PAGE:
UPDATE 4: After more than 6 hours of delay, the Democrats passed a slightly revised rule by a 214-201 vote. The new rule doesn't change how many or which amendments will be voted on, it just allows for a separate up-or-down vote on the bill even if the estate tax amendment passes. The original rule would have deemed the bill passed once the amendment is passed.
Original post below. I'll be rolling updates on this post, so check back again shortly for more (and follow along on Twitter)...
The House Rules Committee met last night to hammer out the rule that will govern today's House debate of the Obama-GOP tax bill, and, as expected, they're protecting it by allowing only one amendment vote. There will be no votes on letting the upper-income tax rates expire, making the payroll tax provision less regressive, lengthening the unemployment insurance filing extension, or adding an extra tier of benefits for the 99ers. The only vote allowed will be on an amendment to raise the estate tax from the Senate's very low level to the almost-as-low 2009 level as set by Bush, and House leaders are whipping against this because they don't want to have to send the bill back to the Senate.Read Full Article Comments (23)
I've been trying to make the point that the 99er problem -- people exhausting all unemployment benefits without finding a job -- is about to get much worse because we're approaching 99 weeks from the brunt of the recession unemployment spike. Congress is not planning to add more weeks of unemployment benefits and the Federal Reserve is projecting the unemployment rate to stay pretty much where it is for the next year. Putting it all together, this means that for the foreseeable future, there will no jobs and no government support for the millions of 99ers.Read Full Article Comments (144)
If congressional leaders have their way, this will be the final week of the 111th Congress. President Obama and most Republicans are hoping the Democrats will end their four years in the majority by passing a full extension of the Bush tax cuts for all income levels. To that end, the Senate is set to take a big cloture vote this afternoon on an amendment to the House's bill to allow the tax cuts to expire for income over $200,000 (H.R. 4853) that would change the bill to extend all the tax cuts, lower the estate tax, extend unemployment benefits, and lots more. If today's vote passes, as is expected, the bill will be sent back to the House by Tuesday evening for follow-up action. That's where things become less clear.Read Full Article Comments (3)
Hot on the heels of Rep. Sheila Jackson-Lee's [D, TX-18] statement Thursday on the House floor that an extension of unemployment insurance for 99ers should be added to Obama's tax deal, the Congressional Black Caucus has announced that adding 99ers relief is essential for winning the support of their members. "The CBC has reached a consensus on three areas that we believe we can unite behind, Rep. Bobby Scott [D, VA-3] said at a press conference on Friday. "First, we support the 13-month extension of unemployment insurance benefits, but we all agree that we also ought to extend benefits for the so called 99ers -- those who are exhausting the benefits they have."Read Full Article Comments (13)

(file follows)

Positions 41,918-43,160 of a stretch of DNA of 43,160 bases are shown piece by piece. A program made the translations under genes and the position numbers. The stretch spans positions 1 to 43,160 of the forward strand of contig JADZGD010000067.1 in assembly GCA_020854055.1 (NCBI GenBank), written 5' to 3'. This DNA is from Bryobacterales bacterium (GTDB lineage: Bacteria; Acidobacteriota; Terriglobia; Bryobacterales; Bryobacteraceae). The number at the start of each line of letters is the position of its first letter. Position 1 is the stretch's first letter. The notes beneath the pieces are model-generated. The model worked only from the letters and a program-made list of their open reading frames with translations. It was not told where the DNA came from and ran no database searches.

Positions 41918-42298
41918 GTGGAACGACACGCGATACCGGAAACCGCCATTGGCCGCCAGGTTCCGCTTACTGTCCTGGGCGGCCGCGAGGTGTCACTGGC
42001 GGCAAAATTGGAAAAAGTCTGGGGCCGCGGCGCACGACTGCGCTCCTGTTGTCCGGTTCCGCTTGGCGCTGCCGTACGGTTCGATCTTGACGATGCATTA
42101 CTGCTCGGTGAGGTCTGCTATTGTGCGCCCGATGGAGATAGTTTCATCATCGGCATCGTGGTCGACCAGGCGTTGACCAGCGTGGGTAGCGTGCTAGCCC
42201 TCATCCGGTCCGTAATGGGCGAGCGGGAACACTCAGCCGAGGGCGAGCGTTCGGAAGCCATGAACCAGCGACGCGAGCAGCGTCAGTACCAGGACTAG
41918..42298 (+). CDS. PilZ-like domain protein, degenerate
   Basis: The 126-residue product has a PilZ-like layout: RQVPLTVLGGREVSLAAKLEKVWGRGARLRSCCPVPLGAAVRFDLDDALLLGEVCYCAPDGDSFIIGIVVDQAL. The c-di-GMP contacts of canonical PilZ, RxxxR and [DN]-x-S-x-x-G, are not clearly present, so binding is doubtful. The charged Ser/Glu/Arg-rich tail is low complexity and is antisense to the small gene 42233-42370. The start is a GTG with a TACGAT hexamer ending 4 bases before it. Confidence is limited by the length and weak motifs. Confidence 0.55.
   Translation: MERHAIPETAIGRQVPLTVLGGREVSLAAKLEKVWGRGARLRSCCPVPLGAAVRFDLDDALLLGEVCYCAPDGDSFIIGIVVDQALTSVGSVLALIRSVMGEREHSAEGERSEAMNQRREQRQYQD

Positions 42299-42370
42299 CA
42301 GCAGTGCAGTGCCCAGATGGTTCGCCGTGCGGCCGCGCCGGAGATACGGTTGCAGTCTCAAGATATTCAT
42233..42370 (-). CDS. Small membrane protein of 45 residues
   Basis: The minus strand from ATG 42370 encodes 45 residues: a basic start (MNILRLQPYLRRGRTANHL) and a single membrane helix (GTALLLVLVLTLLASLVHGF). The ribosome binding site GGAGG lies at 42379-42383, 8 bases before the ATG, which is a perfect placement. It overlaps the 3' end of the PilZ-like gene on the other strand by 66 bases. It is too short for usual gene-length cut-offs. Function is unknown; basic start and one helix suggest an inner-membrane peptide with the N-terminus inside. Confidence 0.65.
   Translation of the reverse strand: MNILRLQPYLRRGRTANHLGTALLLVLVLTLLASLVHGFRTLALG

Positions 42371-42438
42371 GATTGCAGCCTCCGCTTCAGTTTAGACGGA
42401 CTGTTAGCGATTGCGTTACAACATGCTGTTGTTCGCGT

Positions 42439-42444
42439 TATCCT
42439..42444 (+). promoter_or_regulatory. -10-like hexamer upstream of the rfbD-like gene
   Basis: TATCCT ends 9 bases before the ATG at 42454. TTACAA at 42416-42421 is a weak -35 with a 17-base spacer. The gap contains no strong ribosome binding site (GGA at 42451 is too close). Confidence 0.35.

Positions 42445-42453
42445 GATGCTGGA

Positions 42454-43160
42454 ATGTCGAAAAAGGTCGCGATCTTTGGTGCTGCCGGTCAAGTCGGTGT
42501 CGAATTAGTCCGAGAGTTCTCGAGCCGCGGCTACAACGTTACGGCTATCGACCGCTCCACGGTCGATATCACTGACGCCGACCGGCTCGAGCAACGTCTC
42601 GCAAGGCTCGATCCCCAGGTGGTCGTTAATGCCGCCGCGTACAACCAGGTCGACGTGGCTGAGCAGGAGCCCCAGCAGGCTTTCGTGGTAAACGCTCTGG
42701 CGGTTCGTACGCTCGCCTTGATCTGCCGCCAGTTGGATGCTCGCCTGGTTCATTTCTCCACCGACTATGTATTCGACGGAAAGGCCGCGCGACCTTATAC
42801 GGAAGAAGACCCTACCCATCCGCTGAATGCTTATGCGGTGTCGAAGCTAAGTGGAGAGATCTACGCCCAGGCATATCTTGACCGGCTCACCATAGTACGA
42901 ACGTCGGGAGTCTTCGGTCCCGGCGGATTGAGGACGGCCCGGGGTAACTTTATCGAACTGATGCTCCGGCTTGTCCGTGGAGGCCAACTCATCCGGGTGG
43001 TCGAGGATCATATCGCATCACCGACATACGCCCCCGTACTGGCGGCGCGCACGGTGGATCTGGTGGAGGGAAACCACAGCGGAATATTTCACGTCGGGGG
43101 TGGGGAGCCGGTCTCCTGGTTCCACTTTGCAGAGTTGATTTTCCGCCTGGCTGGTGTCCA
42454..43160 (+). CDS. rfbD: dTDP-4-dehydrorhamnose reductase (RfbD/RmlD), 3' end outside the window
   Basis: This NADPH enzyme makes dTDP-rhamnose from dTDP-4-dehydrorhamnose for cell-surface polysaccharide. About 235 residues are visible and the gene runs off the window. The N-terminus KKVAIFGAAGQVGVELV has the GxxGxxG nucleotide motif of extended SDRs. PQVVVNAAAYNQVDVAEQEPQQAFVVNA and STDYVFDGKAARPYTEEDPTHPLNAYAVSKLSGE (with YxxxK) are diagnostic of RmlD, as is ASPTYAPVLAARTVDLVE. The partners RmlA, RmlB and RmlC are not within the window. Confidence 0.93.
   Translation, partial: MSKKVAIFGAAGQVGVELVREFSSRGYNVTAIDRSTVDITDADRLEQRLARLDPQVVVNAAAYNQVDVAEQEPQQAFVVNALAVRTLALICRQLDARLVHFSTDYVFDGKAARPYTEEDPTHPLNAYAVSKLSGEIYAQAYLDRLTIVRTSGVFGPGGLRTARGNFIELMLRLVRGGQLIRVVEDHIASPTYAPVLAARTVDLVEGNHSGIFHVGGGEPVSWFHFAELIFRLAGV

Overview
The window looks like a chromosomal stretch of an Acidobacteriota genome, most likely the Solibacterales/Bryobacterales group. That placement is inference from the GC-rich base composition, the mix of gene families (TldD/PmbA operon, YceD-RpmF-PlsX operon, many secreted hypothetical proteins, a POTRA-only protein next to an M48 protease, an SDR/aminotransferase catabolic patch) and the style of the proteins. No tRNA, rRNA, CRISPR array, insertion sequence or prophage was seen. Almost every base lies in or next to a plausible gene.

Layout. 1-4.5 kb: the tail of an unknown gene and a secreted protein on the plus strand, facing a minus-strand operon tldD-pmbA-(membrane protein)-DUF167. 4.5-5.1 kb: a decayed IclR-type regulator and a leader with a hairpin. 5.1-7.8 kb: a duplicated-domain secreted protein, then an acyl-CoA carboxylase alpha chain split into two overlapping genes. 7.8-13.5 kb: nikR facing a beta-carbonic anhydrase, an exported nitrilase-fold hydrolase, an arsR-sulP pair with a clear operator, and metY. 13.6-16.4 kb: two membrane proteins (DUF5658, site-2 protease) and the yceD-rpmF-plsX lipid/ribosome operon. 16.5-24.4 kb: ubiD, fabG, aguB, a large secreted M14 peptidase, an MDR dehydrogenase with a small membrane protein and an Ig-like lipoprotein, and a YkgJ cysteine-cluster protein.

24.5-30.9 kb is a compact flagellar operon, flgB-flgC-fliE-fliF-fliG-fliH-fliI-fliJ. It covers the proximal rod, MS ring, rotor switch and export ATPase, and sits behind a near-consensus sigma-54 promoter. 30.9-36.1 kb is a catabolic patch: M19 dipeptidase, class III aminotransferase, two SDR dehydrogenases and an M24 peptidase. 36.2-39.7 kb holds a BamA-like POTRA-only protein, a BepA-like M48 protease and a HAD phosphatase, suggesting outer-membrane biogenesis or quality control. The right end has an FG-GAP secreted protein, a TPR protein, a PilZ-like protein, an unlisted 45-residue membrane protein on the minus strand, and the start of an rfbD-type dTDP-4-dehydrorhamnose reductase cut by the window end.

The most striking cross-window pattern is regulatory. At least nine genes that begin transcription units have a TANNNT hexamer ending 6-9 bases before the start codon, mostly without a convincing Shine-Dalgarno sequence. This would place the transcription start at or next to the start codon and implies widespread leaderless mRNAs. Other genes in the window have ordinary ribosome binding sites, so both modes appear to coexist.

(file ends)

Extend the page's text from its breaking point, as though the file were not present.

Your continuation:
The unemployed of the "Great Recession" are organizing online at OpenCongress to share resources, support and document what Congress is doing to extend (or not) unemployment benefits.
Here's the state of things in Congress: President Obama and congressional Republicans struck a deal a few days ago that would prolong the current regime of extended unemployment benefits - which last for different lengths for different states, depending on how bad the recession is there - until January 2012. States with the worst unemployment rate would still have a maximum of 99 weeks of unemployment benefits, but the compromise would allow those who have become unemployed in the last 99 weeks to continue receiving unemployment benefits until their time expires. No additional benefits were added; it merely maintained the stimulus-level unemployment benefits until 2012. The extended unemployment benefits were due to expire December 11, 2010. The compromise package also contained a number of tax cuts: a two-year extension of the Bush tax cuts, a two-year estate tax cut, a two-year temporary cut in the payroll tax rate, equipment-purchase write-offs for businesses and various small-bore tax credits from the stimulus bill. (See this OC blog post for more).Read Full Article Comments (14)
The House of Representatives this afternoon is scheduled to pass, under the expedited suspension of the rules procedure, a new, stand-alone bill to extend unemployment insurance benefits. The bill is H.R. 5618, the "Restoration of Emergency Unemployment Compensation Act of 2010." It was introduced yesterday by Rep. Jim McDermott [D, WA-7] and has one co-sponsor -- the powerful House Ways and Means Committee Chairman Rep. Sander Levin [D, MI-12].Read Full Article Comments (106)
We've discussed how Sen. Jim Bunning's [R, KY] filibuster of unemployment benefits has affected millions of dollars in construction projects and thousands of workers, but there's another consequence of his obstruction: a 21 percent cut in Medicare dollars for doctors. I've discussed the “doc fix” before but to recap, a budget formula has repeatedly and automatically cut Medicaid payments to doctors since 2003. Congress routinely votes to delay those cuts, but by not paying to permanently fix t...Read Full Article Submit a Comment
While health care reform moves to the back rooms for now, Congress is hoping to take floor action on a number of jobs-related bills this week including a temporary extension for unemployment benefits (H.R.4691) that was single-handedly blocked by Sen. Jim Bunning [R, KY].Read Full Article Comments (1)